The DeLorean classic DMC-12 sports car is about to spread its gull-wing doors and return to the future sometime in 2021 according to a story on classic car insurer Hagerty.
Four years has passed since the news broke surrounding the resurrection of the automotive star that became famous as Marty McFly’s time-travelling machine in the iconic Back To The Future movie.
2021 could see the car bounce back from its past, just as soon as the all-clear from federal officials release the required documentation, allowing ‘low volume car producers’ to build up to 325 replicas per one single year.
The now-legendary stainless steel classic DMC-12 sports car will be given an updated makeover, which is set to include a new engine to address the much-maligned ‘underpowered’ issues that surrounded the original DeLorean’s time travelling problems.
A 300-400 horsepower, emissions approved V6 engine will be transplanted into the same location, boosting the output by at least 60% – without a flux capacitor.
Retaining the same shape and core design, the two-seater sports car will also be given improvements to its dated internals to satisfy the modern demands of today’s drivers. In-car entertainment is said to be high-tech and will integrate a modern Sat-Nav for those confident enough to change its time and date.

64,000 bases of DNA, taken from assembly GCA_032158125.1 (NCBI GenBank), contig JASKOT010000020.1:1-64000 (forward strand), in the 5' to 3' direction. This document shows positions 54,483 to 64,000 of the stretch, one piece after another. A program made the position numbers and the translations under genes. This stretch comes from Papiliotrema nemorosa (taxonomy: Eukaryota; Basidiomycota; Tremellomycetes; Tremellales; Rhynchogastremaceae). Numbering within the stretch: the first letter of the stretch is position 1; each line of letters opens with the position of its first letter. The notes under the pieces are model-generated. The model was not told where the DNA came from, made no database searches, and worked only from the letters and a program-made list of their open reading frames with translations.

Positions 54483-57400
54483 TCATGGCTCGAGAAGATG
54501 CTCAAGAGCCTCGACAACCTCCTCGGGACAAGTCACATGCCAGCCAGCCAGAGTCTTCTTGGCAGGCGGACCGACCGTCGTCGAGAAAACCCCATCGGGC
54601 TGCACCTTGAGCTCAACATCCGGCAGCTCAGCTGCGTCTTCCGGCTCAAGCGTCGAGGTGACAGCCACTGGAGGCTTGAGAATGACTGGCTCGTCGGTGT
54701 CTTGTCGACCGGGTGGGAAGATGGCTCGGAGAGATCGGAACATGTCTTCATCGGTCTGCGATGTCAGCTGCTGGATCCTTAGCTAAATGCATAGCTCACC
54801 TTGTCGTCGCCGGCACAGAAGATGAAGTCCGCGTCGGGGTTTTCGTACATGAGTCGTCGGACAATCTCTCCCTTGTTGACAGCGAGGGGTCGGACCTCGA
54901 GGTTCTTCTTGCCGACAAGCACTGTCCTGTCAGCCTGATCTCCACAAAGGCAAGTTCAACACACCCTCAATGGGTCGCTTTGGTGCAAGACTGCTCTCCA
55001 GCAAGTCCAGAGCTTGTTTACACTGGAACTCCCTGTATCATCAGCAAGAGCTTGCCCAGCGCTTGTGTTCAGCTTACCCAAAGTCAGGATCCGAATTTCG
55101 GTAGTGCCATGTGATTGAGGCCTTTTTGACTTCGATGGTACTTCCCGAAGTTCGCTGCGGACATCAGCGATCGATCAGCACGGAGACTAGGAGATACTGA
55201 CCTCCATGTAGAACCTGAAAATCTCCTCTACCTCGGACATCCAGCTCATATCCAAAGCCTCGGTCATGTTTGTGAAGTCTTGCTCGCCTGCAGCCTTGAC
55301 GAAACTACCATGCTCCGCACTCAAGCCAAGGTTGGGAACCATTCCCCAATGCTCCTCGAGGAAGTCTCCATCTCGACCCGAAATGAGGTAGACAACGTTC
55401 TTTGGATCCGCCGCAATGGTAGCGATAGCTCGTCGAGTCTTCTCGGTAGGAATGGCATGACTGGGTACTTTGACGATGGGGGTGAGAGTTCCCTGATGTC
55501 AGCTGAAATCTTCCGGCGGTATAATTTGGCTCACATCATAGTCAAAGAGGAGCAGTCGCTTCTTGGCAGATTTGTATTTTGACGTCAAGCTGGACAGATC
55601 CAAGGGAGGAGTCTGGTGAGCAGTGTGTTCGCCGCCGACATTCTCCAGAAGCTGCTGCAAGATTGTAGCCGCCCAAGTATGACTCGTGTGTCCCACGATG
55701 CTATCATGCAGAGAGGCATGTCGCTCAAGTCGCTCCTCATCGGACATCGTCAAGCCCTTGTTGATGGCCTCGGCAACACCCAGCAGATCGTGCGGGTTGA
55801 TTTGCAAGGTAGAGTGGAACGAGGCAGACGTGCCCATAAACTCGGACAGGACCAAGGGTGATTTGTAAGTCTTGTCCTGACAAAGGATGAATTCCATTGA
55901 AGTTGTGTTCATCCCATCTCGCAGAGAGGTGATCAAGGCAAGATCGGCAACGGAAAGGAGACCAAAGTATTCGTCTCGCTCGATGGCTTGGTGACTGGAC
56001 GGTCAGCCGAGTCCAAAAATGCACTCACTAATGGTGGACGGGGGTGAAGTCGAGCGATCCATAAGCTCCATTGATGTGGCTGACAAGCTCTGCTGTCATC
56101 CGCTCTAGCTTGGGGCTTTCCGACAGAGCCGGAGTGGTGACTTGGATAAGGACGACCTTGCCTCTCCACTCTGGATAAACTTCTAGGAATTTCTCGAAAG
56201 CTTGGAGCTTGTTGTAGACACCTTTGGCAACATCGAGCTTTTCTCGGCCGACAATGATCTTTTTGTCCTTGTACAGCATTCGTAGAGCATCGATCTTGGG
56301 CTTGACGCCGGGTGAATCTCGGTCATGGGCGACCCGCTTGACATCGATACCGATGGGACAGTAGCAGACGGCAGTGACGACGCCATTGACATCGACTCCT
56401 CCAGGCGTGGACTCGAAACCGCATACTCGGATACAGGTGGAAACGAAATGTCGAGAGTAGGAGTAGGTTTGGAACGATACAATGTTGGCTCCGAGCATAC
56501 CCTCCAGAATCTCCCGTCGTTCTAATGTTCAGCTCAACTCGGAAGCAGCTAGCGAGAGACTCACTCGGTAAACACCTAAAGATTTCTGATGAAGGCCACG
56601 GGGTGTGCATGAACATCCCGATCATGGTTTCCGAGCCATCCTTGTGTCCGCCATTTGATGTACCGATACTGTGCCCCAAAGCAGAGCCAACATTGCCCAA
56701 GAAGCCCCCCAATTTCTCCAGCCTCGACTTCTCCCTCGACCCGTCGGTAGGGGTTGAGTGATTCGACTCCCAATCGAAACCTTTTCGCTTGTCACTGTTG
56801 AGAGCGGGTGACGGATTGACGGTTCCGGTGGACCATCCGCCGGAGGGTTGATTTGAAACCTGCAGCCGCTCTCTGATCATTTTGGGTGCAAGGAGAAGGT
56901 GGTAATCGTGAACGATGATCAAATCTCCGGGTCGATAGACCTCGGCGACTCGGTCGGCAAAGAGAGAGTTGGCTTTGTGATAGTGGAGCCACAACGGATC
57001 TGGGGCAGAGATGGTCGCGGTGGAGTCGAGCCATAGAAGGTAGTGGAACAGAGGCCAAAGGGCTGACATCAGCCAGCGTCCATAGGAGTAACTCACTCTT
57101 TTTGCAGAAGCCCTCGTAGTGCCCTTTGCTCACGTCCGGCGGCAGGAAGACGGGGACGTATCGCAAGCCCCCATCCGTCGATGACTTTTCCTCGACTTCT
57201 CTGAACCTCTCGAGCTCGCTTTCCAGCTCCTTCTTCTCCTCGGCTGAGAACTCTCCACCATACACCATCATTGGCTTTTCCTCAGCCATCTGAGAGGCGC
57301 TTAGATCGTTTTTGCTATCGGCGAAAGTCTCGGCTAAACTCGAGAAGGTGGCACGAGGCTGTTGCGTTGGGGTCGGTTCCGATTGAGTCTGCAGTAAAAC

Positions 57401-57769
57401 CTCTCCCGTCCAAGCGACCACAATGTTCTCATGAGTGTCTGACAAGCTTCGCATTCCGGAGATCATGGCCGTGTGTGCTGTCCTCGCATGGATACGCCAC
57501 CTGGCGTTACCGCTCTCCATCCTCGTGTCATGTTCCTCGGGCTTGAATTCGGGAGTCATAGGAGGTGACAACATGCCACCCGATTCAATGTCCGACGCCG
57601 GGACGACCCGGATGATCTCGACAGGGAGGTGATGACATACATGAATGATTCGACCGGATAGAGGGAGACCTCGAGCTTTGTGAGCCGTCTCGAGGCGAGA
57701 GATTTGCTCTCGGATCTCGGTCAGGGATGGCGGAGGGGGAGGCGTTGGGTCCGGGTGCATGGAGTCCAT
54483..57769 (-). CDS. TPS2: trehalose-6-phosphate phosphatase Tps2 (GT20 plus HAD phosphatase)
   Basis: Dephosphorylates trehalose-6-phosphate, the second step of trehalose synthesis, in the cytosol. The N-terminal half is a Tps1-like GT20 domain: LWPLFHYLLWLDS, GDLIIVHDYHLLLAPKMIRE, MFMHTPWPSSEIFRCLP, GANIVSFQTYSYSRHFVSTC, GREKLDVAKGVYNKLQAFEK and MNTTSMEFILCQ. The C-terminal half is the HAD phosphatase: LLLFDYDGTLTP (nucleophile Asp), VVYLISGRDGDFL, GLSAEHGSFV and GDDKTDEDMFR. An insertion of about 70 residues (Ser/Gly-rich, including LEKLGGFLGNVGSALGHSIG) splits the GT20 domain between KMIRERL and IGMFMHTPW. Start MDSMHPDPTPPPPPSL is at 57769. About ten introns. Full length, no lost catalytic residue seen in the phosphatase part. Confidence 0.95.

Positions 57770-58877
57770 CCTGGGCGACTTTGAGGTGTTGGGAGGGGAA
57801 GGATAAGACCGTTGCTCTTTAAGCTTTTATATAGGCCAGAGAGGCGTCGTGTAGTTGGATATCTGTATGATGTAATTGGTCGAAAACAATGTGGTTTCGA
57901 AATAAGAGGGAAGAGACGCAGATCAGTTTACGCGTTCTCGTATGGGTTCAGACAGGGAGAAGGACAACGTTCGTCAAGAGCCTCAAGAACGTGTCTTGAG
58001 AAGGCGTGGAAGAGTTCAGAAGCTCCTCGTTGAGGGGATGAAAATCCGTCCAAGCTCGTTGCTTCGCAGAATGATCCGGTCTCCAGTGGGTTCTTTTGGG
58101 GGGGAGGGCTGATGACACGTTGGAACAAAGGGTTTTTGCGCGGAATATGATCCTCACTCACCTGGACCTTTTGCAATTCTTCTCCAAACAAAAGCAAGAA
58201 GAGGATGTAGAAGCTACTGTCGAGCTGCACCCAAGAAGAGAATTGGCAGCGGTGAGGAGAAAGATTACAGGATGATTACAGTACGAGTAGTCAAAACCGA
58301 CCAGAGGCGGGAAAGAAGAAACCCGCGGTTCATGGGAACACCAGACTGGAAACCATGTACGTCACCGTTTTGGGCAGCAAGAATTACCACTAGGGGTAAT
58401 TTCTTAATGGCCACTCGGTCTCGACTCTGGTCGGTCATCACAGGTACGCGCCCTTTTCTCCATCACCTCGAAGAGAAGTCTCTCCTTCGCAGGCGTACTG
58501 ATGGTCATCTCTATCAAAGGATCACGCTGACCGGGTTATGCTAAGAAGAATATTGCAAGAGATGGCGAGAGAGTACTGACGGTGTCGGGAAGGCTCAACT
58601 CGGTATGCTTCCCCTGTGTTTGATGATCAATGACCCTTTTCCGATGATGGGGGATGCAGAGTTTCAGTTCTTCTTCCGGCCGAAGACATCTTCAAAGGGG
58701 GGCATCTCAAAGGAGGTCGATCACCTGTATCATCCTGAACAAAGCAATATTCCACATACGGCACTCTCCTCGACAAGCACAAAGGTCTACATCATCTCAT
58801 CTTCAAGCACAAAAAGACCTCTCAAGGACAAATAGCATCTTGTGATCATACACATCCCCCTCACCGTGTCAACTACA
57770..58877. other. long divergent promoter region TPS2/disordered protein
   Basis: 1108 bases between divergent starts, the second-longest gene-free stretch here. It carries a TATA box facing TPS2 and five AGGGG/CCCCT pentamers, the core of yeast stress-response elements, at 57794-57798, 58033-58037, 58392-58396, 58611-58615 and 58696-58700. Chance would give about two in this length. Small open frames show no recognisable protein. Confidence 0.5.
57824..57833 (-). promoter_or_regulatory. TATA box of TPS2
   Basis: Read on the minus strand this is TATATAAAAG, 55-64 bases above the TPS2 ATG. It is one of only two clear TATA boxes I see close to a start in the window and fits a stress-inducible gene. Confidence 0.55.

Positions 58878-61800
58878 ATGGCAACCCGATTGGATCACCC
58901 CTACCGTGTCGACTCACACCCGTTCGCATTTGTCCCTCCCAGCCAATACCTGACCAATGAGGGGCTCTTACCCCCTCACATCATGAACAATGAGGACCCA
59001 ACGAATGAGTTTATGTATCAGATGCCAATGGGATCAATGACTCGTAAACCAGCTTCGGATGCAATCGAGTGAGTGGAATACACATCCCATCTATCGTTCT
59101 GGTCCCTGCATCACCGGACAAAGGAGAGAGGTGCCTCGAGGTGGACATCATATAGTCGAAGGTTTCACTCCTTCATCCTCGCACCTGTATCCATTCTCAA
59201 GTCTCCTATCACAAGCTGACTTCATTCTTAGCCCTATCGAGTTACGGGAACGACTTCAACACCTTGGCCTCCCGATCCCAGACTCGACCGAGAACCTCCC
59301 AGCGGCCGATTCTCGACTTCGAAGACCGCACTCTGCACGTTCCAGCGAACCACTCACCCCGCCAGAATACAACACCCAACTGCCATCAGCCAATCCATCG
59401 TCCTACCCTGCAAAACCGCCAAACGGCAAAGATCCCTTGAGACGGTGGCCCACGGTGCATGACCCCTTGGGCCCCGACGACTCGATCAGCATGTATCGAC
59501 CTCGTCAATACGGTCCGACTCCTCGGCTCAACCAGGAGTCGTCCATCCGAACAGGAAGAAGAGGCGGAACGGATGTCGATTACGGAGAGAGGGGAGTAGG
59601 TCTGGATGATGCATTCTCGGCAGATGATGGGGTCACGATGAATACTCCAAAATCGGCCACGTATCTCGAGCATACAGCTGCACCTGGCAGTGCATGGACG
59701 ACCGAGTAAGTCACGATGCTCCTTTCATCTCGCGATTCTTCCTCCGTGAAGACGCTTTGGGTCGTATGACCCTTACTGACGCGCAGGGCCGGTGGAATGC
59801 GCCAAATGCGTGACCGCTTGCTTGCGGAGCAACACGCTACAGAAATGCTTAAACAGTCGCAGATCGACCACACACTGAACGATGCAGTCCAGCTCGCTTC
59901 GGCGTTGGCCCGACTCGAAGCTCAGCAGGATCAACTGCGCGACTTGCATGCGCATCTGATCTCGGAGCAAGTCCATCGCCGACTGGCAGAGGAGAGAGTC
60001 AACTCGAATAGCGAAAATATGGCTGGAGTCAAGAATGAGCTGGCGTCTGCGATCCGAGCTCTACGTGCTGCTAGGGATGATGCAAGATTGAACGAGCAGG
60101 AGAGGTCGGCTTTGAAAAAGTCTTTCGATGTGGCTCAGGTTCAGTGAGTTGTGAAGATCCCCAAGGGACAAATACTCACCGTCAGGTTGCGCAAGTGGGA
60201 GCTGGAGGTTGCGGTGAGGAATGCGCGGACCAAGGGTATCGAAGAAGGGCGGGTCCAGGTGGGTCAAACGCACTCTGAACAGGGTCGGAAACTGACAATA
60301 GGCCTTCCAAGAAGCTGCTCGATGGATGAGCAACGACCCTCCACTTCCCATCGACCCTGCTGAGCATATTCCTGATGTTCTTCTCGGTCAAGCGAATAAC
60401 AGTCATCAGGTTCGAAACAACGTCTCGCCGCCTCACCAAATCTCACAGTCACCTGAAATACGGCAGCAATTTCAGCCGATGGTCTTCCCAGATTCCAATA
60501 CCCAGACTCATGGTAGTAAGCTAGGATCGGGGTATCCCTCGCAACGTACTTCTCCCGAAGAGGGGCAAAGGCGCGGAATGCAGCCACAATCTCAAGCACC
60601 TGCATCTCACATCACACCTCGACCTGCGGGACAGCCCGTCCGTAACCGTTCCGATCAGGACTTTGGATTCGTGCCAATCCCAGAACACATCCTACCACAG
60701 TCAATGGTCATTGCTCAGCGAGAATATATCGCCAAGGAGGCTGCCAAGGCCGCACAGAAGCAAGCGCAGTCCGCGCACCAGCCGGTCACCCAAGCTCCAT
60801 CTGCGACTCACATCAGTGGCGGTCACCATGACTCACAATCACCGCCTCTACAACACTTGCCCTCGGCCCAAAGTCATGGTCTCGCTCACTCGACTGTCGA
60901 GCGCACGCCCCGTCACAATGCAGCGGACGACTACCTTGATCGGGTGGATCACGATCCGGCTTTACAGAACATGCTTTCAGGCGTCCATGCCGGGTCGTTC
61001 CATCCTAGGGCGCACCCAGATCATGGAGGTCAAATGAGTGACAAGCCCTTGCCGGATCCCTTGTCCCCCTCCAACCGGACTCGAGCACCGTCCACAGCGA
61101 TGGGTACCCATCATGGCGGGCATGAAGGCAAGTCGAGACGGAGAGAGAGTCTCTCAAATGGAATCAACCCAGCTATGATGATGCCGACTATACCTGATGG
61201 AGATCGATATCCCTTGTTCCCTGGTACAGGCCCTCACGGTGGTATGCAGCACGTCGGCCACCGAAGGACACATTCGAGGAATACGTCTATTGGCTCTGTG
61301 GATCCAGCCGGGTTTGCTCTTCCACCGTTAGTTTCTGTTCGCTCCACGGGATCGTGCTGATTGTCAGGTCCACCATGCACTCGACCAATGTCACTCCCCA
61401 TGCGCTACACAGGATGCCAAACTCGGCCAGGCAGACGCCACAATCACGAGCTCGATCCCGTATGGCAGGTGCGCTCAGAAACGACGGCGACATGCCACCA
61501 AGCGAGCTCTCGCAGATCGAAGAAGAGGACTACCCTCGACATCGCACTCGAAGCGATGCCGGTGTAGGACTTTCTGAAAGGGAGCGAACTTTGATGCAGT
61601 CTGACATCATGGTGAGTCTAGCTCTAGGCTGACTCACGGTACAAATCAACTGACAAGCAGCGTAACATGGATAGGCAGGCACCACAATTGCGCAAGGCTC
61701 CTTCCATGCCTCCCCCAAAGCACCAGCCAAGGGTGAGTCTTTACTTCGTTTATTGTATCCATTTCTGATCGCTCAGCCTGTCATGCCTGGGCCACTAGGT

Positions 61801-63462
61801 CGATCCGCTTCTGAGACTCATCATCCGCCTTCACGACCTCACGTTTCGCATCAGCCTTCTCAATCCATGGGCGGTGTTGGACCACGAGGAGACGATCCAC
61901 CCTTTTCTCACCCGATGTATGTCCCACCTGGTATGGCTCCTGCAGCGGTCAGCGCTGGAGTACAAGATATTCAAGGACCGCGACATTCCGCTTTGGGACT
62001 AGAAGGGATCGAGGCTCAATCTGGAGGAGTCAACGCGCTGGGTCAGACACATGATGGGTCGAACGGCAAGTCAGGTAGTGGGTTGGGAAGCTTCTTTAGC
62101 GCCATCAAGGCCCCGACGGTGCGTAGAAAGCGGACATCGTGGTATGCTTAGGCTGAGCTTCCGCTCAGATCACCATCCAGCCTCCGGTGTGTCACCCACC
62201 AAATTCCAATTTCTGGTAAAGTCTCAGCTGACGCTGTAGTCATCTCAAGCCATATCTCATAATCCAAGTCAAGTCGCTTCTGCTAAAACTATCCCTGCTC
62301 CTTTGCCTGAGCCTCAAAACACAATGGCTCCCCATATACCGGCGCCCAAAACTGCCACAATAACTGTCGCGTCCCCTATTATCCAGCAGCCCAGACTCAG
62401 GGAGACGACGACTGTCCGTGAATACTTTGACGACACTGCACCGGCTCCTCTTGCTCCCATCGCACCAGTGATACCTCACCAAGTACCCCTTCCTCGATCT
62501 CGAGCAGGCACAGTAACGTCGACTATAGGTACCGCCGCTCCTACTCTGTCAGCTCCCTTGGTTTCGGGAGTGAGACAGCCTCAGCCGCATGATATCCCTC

Additionally, the brakes, cooling system, wheels and tyres will all be given similar treatment in a bid to stop the thing efficiently, after that magical 88mph has been achieved.
Stephen Wynne, CEO of DMC said:
“As time has changed, systems change. The big complaint we always have from people is more power, so our plans are to more than double the horse-power going forward.
“Take some weight off the car to improve handling and performance.
“The electrical system was poor, so we are radically improving that to make the car modern and higher-tech.
“The DeLorean has a cult following, so the pressure is immense on getting this thing right for our clientele.”
Closer Than Ever
Whilst a few hoops need to be jumped through, DeLorean has said it’s now closer than ever, with the company’s Vice President James Espey telling Hagerty “There’s a 30-day comment period companies need to wait out, and then things need to go through the Office of Management and Budget for a review.”
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The DeLorean Motor Company hopes to produce around 100 ‘updated’ versions of the car per calendar year, with a price tag of £77,000 ($100,000).
If government legislation is delayed once again, the reports are that the company will push ahead regardless and ship to countries where they would be legal, until legislation is finalised.